The term “No time to eat” is running the hashtag circuit. A report released the other day reported 80% of millennials concede to eating meals quickly and alone. These two statistics are alarming and not the way we like to open posts on FT. So, we’ll get back to that in just a minute. Two mums in East London have started Dabba Drop, an innovative Friday night dinner service using a century-old method of delivery. If that sounds contradictory, it is, but Indian culture has plenty of those. Let’s start with Dabba, the Hindu word for box. You’ve probably seen the metal, stackable, interlockable containers Indians use for food at lease once. What you might not know is that everyday 200,000 home cooked lunches are delivered to Mumbai workplaces in these tins thanks to a service known as DabbaWallas or TiffinWallas, depending on who you ask. Aside from the incredibly complex yet 99.99% accurate operation, Indians are eating hot, homecooked meals for lunch at their place of business. Enter Anshu and Renee and their Dabba Drop service. Inspired by the Dabbawallas, they created a brilliant Friday night meal subscription that’s prepped and dropped for you like Mumbai clockwork. With curry being the unofficial national dish of Britain their mission “to change the way Britain does Indian takeaway” is brilliant. Back to those stats at the top, eating together is one of the reasons this blog exists. If it wasn’t for our upbringing and the maturity those meals provided us as kids we wouldn’t be who we are today. To have the majority of a generation saying they eat alone removes the ancillary, yet equally important, reason for eating. Socialization over meals is a critical and profound bonding moment for us all. Dabba Drop is doing it’s part to ensure that we continue that behavior which we greatly applaud. We just wish they expanded to New York sooner than later so we can stop dealing with inevitable GrubHub mistakes. All the details on the currys they deliver are here. We really don’t think it matters what you choose, they are all delicious homemade specialties that you will crave once you get a taste.
More Experience Places
Brooklyn Brewery is seemingly involved in everything. There’s not a weekend where we don’t see them at some awesome event, concert or happening. Their main home being 8 blocks from FTHQ gives us incredible access to their next moves like the launch of Brooklyn Brewery Mash. Taking themselves on the road, pop-up collab style, the guys and girls over at BB decided to mini-tour some of our countries best eating cities and smash it together with their brews. The micro-event format includes events like a free concert at the Philly landmark Union Transfer or rare beer and Chinese food mashup between Brooklyn Brewery Chef Andrew Gerson and the team from Bing Bing Dim Sum. This gives us an HUGE excuse to head to Philly. August 25th – 28th in Philadelphia.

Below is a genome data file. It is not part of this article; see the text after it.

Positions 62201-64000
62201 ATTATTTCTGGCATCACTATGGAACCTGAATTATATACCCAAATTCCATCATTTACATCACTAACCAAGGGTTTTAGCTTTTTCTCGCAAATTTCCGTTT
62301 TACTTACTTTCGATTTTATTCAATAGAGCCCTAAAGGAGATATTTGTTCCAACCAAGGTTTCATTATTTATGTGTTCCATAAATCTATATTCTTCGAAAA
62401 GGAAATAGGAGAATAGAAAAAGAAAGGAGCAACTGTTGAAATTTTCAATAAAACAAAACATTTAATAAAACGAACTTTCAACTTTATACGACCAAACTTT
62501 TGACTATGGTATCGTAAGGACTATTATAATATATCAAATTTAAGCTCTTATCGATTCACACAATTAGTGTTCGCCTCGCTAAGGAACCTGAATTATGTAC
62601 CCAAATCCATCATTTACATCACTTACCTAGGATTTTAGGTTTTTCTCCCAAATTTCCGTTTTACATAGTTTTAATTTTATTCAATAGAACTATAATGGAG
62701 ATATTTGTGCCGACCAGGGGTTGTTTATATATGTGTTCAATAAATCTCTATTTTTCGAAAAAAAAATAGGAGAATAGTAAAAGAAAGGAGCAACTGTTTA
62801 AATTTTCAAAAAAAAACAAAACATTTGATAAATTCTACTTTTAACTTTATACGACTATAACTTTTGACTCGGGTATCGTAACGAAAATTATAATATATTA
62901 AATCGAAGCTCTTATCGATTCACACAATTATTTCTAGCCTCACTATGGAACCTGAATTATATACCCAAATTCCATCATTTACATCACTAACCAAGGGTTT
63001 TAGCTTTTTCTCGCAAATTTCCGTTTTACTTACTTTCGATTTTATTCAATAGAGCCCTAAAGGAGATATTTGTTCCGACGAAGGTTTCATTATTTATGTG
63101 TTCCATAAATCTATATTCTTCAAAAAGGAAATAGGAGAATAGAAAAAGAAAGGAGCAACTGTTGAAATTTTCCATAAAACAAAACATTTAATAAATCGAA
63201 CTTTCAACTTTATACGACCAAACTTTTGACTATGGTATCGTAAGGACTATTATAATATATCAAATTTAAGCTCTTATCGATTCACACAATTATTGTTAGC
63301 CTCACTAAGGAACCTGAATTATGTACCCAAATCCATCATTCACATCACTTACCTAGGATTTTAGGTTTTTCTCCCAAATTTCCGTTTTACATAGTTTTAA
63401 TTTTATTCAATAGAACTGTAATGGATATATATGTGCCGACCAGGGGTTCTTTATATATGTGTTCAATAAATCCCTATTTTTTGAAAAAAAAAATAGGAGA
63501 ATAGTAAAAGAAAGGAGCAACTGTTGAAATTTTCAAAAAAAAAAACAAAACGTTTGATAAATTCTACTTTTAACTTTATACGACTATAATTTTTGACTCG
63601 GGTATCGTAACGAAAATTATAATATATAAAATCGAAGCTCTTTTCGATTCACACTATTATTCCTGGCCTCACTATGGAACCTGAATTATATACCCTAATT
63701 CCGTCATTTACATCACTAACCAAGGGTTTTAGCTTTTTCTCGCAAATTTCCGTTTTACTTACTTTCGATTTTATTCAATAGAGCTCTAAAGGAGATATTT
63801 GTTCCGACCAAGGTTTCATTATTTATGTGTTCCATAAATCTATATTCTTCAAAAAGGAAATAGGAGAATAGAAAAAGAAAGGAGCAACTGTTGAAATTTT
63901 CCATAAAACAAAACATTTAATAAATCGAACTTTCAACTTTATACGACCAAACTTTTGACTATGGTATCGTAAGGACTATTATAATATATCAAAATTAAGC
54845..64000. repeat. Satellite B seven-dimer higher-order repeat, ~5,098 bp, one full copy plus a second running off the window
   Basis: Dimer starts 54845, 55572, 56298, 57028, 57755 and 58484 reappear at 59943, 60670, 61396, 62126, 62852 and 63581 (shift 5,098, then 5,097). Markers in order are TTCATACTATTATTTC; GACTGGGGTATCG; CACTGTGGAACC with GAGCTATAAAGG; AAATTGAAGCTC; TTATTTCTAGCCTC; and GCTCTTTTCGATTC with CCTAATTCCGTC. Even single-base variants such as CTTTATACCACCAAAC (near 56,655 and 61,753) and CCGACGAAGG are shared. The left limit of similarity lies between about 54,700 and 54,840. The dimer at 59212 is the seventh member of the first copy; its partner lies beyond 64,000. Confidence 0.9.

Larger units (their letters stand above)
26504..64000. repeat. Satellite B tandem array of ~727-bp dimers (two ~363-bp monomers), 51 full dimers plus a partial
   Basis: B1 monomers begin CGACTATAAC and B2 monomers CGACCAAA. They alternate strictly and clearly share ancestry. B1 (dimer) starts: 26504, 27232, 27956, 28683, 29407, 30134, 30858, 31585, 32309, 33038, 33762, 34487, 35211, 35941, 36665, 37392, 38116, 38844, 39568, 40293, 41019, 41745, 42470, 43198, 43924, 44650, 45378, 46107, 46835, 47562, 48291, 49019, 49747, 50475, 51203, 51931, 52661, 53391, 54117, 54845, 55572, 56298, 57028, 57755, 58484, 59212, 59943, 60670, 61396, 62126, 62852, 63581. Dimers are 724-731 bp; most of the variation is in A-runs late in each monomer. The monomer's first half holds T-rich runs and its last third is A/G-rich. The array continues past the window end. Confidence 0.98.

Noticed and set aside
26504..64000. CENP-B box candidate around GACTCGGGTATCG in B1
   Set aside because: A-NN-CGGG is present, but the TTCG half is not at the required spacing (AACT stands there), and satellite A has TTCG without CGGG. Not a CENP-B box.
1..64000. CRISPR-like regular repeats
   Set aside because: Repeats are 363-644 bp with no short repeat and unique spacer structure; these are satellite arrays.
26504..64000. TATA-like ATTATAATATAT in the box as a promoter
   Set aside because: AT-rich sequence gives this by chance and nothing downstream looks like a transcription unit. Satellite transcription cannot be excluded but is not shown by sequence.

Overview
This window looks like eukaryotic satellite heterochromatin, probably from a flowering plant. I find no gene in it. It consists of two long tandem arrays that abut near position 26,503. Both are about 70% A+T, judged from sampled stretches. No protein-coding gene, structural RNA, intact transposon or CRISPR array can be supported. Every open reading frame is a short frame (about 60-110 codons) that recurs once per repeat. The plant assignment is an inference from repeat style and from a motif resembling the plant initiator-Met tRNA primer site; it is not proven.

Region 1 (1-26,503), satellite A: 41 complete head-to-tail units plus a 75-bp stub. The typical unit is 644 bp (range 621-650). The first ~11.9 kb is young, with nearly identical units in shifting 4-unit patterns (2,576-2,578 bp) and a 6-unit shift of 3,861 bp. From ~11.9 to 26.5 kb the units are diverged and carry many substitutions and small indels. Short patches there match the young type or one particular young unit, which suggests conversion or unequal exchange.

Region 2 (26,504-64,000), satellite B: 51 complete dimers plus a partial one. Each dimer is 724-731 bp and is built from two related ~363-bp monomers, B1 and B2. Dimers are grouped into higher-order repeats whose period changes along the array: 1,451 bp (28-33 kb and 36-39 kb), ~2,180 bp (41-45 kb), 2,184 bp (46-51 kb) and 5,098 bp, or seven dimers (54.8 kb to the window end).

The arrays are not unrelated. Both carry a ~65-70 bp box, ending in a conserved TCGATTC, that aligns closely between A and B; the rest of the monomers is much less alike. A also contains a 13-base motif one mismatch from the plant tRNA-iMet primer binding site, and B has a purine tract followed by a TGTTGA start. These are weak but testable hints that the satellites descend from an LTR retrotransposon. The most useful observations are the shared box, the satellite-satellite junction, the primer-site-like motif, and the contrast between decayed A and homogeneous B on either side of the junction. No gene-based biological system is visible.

It might have been a rough night and you have a huge presentation today. No problem. The Hangover Club has you covered with IV Hangover Therapy. They even make house calls so no need to reroute your morning commute. A certified nurse will show up in as little as 45 minutes with 1000ml+ of feel better juice. As it pushes through your veins and heals your aches you can double down with a vitamin boost. 30 minutes later you are done and ready to kill that presentation.
Don’t let the name fool you — the Phuket Vegetarian Festival may be the most hardcore festival we’ve ever heard of. While veggie-friendly eats do play a role in this firecracker-friendly affair on Thailand’s largest island, this nine-day religious festival is really known for its ceremonies that include acts of self-mutilation and face and body piercing with knives, stakes, and household items by entranced mediums — called mah song — who parade through the city in outfits of white. While these and other rituals like firewalking, bladed ladder climbing, and bathing in hot oil may make you cringe, they demonstrate a belief that the gods will heal any wounds and are part of a larger goal of purification that includes abstinence from sex, alcohol, and meat. But don’t worry — like any good festival, this one doesn’t forget the food, and je, special vegetarian dishes marked by red and yellow signs, is one festival tradition that’s easy to stomach. Although you may encounter a bleeding mah song or two as you chow down, that will be the only surprise — apparently je tastes just like the meat-based classics. October 1-9 in Phuket, Thailand.
I’ve been going to Raffetto’s for as long as I can remember to stock up for our traditional Italian Sunday suppers. My father grew up just a few blocks away on Thompson Street and when I moved to the city in the 90’s I was at Rafetto’s every week. Over the years a lot has changed around the neighborhood but Raffetto’s still has the simplicity and old-world charm of doing one thing really really well. I don’t think the pasta chart has changed since I was a kid. Pick a flavor. Pick a size. Done. One thing that has changed at Raffetto’s is Sarah Raffetto, the fourth generation great-granddaughter of Marcello Raffetto. She grew up and opened a pop-up pasta restaurant inside the shop. With her partner Emily Fedner, of @foodloversdiary, they offer intimate meals on Sunday and Monday when the retail shop is closed. Dubbed Petite Pasta Joint, the experience is a food and story filled evening hosted by the two carb fanatic founders. We expect nothing short of the fresh and perfect Rafetto’s pasta paired with some equally delicious sauces and sides. Currently, it seems events are by inquiry only. We can only imagine COVID restrictions are to blame.